Architecture Neighborhoods

New plans for Pittsburgh’s Lower Hill District – how will this unfold

Courtesy of BIG

News broke that Danish architecture firm BIG unveiled its masterplan for the Lower Hill District, the site of the former Civic Arena. The new plan covers 28 acres of area and will feature sloped-roof buildings, housing units, and an extensive network of pathways that will connect the Hill District to downtown.

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BIG is working with landscape architecture firm West 8, sustainability experts Atelier Ten, and local firm La Quatra Bonci Associates.

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“The masterplan for the Lower Hill District is created by supplementing the existing street grid with a new network of parks and paths shaped to optimize the sloping hill side for human accessibility for all generations. The paths are turned and twisted to always find a gentle sloping path leading pedestrians and bicyclists comfortably up and down the hillside. The resulting urban fabric combines a green network of effortless circulation with a quirky character reminiscent of a historical downtown. Topography and accessibility merging to create a unique new part of Pittsburgh.” —Bjarke Ingels, Founding Partner, BIG.

Wylie Avenue and Townsend Street

Wylie Avenue and Townsend Street

The Hill, or “Little Harlem” as it was referred to from the ’30s thru the ’50s, was one of the elite African-American neighborhoods in America. The Hill District was once home to playwright August Wilson, the Granada Theatre, The Crawford Grill, a vibrant jazz scene and the only Black-owned baseball stadium.

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Crawford Grill, photo by Charles “Teenie” Harris

In 1956, demolitions began to clear land for the Civic Arena and dozens of streets were leveled. Some 8,000 residents lost their homes, and the arena broke the connection between the lower Hill District and downtown. The neighborhood and people became an afterthought.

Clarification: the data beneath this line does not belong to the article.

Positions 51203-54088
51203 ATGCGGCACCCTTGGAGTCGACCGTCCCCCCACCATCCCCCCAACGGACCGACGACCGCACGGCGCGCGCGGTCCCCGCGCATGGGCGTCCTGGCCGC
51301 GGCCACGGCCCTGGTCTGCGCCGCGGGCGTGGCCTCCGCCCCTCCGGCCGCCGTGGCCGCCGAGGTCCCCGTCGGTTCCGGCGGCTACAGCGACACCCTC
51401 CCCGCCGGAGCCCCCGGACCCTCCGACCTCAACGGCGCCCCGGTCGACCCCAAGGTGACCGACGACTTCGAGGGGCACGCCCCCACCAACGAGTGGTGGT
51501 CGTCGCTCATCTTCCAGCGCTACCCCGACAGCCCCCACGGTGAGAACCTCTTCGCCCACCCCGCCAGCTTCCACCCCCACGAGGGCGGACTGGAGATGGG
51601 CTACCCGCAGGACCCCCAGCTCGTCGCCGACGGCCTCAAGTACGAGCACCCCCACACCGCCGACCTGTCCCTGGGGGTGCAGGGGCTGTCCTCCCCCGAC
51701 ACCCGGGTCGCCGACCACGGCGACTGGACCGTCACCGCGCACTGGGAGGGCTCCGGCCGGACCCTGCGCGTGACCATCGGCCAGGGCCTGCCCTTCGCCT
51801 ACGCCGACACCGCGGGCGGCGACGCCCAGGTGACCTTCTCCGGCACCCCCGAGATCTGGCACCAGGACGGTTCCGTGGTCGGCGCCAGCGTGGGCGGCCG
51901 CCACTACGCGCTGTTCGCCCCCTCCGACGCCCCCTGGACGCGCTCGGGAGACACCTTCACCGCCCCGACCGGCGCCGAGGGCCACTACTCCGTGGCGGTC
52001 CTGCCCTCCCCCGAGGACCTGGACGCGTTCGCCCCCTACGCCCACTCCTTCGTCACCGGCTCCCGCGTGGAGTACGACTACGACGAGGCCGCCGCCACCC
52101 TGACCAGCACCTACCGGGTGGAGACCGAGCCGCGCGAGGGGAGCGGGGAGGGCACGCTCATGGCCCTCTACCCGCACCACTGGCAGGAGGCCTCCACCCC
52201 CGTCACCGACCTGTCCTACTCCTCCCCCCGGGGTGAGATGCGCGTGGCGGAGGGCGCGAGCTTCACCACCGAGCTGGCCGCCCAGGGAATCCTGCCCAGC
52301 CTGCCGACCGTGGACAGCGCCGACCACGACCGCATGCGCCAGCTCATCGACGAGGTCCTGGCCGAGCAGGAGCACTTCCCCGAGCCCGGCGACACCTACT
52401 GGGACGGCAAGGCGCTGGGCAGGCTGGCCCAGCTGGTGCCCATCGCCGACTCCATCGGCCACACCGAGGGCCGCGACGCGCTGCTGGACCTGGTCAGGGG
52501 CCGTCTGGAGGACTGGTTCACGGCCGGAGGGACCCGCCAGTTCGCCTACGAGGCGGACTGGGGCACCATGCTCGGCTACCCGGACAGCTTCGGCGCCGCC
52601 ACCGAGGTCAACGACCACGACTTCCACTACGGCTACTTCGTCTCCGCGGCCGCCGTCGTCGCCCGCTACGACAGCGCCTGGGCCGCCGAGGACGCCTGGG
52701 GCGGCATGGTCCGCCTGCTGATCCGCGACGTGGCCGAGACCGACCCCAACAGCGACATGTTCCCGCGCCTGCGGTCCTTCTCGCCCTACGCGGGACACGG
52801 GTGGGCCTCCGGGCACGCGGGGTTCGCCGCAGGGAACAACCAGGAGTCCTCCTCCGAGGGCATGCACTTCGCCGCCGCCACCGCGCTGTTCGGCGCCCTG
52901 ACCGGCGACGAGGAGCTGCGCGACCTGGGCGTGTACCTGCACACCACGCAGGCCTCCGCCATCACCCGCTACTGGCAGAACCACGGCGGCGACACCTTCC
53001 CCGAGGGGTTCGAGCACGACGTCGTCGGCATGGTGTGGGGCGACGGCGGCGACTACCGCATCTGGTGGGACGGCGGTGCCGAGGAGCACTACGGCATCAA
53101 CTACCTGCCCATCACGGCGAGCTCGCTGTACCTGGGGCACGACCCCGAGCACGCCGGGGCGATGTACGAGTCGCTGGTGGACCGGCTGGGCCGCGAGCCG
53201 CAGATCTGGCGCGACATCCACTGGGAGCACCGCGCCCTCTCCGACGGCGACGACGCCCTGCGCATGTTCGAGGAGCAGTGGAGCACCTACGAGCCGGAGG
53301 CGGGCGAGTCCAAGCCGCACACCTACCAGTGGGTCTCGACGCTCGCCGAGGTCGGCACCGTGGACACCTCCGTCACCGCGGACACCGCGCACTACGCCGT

Charles “Teenie” Harris with protesters holding signs outside Civic Arena, Lower Hill District, October 1961. Carnegie Museum of Art, Heinz Family Fund.

Charles “Teenie” Harris with protesters holding signs outside Civic Arena, Lower Hill District, October 1961. Carnegie Museum of Art, Heinz Family Fund.

Charles “Teenie” Harris, Crystal Barber Shop and Crystal Billiard Parlor, with clock reading 2:25, Wylie Avenue, Hill District, c. 1941–1946, black and white: Agfa Safety Film, Carnegie Museum of Art, Heinz Family Fund, © 2006 Teenie Harris Archive

Charles “Teenie” Harris, Crystal Barber Shop and Crystal Billiard Parlor. Wylie Avenue, Hill District, 1941–1946. Agfa Safety Film, Carnegie Museum of Art, Heinz Family Fund, © 2006 Teenie Harris Archive

Charles “Teenie” Harris, Exterior of the Loendi Club, 83 Fullerton Avenue, Hill District, July 1946, black and white: Agfa Safety Film, Carnegie Museum of Art, Heinz Family Fund, © 2006 Teenie Harris Archive

Charles “Teenie” Harris, Exterior of the Loendi Club, 83 Fullerton Avenue, Hill District, July 1946, black and white: Agfa Safety Film, Carnegie Museum of Art, Heinz Family Fund, © 2006 Teenie Harris

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Mayor Bill Peduto said: “This announcement is not just about developing. It’s about how adding on to what we have, which is already incredibly special, and building something for the next 50 years. By bringing BIG in, we’re taking that next big step on these 28 acres, and we’re looking at a way of not just building buildings there.”

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“BIG’s masterplan seeks to become a catalyst for future investment into the Hill District, moving beyond the standard sustainability solutions and reversing a tendency to vacate, and instead to refocus and reinvest into building a strong community,” said Kai-Uwe Bergmann, a partner at BIG.

For years there have been talks to revitalize this neighborhood. It’s slowly been happening but my hopes are they keep the community in mind as they move forward with this much development. One of my favorite architectural writers Charles Rosenblum wrote an interesting piece in the City Paper asking the question “Are new plans for the Lower Hill for building, or for show?” This is a great question. Will it be another East Liberty where we evict people that can’t afford a $2,000 a month condo? Or have we learned anything from this? I’m interested to see how things will actually unfold for this community.

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